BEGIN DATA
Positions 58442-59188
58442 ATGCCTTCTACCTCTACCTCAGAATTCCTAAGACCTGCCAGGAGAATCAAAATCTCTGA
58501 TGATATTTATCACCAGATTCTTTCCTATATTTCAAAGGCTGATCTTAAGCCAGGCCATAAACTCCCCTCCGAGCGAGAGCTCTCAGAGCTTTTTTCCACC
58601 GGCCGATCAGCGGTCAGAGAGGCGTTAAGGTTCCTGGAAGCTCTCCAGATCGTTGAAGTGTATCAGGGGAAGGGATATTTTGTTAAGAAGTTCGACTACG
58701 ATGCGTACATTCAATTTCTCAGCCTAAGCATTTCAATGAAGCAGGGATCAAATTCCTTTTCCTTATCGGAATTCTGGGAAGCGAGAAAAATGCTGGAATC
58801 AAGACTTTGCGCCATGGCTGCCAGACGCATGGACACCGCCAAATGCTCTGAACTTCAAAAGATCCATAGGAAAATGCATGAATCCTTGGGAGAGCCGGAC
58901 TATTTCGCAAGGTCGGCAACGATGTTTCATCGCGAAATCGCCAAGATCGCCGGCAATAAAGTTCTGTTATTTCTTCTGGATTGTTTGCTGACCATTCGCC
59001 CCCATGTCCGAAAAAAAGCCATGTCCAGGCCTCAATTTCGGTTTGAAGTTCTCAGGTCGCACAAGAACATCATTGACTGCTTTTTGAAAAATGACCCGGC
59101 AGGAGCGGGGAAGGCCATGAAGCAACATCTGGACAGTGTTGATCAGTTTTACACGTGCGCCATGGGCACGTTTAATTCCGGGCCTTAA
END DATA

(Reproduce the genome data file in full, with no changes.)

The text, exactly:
Positions 58442-59188
58442 ATGCCTTCTACCTCTACCTCAGAATTCCTAAGACCTGCCAGGAGAATCAAAATCTCTGA
58501 TGATATTTATCACCAGATTCTTTCCTATATTTCAAAGGCTGATCTTAAGCCAGGCCATAAACTCCCCTCCGAGCGAGAGCTCTCAGAGCTTTTTTCCACC
58601 GGCCGATCAGCGGTCAGAGAGGCGTTAAGGTTCCTGGAAGCTCTCCAGATCGTTGAAGTGTATCAGGGGAAGGGATATTTTGTTAAGAAGTTCGACTACG
58701 ATGCGTACATTCAATTTCTCAGCCTAAGCATTTCAATGAAGCAGGGATCAAATTCCTTTTCCTTATCGGAATTCTGGGAAGCGAGAAAAATGCTGGAATC
58801 AAGACTTTGCGCCATGGCTGCCAGACGCATGGACACCGCCAAATGCTCTGAACTTCAAAAGATCCATAGGAAAATGCATGAATCCTTGGGAGAGCCGGAC
58901 TATTTCGCAAGGTCGGCAACGATGTTTCATCGCGAAATCGCCAAGATCGCCGGCAATAAAGTTCTGTTATTTCTTCTGGATTGTTTGCTGACCATTCGCC
59001 CCCATGTCCGAAAAAAAGCCATGTCCAGGCCTCAATTTCGGTTTGAAGTTCTCAGGTCGCACAAGAACATCATTGACTGCTTTTTGAAAAATGACCCGGC
59101 AGGAGCGGGGAAGGCCATGAAGCAACATCTGGACAGTGTTGATCAGTTTTACACGTGCGCCATGGGCACGTTTAATTCCGGGCCTTAA